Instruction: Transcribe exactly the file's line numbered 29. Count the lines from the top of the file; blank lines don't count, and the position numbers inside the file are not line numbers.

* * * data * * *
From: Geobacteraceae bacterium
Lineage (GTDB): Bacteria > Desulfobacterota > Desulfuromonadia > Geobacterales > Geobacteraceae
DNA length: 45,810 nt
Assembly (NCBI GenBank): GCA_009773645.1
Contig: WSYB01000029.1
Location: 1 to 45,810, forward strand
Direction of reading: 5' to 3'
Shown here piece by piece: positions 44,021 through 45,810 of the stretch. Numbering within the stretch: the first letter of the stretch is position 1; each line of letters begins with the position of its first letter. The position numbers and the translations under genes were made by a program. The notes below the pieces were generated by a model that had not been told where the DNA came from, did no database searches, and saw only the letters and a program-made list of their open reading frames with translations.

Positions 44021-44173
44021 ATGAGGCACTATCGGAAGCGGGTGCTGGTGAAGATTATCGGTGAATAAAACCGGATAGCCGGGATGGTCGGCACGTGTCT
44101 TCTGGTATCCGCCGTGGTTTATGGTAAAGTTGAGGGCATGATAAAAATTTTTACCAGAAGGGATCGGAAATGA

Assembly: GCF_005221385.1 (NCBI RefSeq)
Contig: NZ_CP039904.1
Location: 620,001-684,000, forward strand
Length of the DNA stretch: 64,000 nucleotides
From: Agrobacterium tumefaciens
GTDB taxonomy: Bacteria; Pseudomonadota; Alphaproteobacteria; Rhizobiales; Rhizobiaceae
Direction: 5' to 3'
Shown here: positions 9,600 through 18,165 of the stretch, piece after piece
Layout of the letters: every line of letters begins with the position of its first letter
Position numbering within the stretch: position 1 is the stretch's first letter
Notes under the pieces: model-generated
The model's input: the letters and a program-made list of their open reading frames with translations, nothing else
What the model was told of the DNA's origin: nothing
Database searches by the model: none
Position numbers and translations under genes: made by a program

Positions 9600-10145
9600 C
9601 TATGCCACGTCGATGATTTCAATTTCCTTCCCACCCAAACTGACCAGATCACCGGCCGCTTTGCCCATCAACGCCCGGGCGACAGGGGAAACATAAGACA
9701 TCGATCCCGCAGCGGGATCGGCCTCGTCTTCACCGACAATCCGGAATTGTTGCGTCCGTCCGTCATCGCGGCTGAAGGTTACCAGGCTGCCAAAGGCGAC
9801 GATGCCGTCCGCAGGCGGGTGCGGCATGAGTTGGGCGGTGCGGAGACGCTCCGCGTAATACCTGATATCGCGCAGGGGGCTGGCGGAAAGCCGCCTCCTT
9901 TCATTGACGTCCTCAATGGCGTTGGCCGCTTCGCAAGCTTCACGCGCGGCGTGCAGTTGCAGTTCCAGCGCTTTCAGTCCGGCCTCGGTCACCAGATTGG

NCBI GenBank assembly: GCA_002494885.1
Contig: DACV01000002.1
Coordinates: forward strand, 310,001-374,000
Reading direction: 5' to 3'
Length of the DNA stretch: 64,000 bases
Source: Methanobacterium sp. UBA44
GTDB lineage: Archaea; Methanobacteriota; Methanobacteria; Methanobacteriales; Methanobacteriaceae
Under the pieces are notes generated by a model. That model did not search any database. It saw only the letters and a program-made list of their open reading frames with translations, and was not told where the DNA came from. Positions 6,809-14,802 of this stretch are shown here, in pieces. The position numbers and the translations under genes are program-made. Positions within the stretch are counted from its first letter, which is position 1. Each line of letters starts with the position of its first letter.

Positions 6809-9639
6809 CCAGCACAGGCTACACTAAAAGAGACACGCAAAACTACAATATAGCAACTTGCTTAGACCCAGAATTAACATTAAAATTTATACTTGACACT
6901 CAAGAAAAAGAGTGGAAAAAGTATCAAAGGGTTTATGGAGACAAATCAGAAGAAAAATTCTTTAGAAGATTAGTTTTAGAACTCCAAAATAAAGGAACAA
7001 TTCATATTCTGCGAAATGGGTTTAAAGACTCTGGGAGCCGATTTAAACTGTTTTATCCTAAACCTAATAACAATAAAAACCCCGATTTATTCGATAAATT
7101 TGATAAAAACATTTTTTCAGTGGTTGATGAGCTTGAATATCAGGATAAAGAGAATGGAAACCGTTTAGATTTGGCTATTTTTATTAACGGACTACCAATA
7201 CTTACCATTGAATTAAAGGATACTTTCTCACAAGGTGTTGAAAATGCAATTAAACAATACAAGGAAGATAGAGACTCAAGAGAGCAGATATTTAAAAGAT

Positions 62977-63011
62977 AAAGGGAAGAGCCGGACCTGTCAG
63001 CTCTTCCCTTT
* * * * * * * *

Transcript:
9601 TATGCCACGTCGATGATTTCAATTTCCTTCCCACCCAAACTGACCAGATCACCGGCCGCTTTGCCCATCAACGCCCGGGCGACAGGGGAAACATAAGACA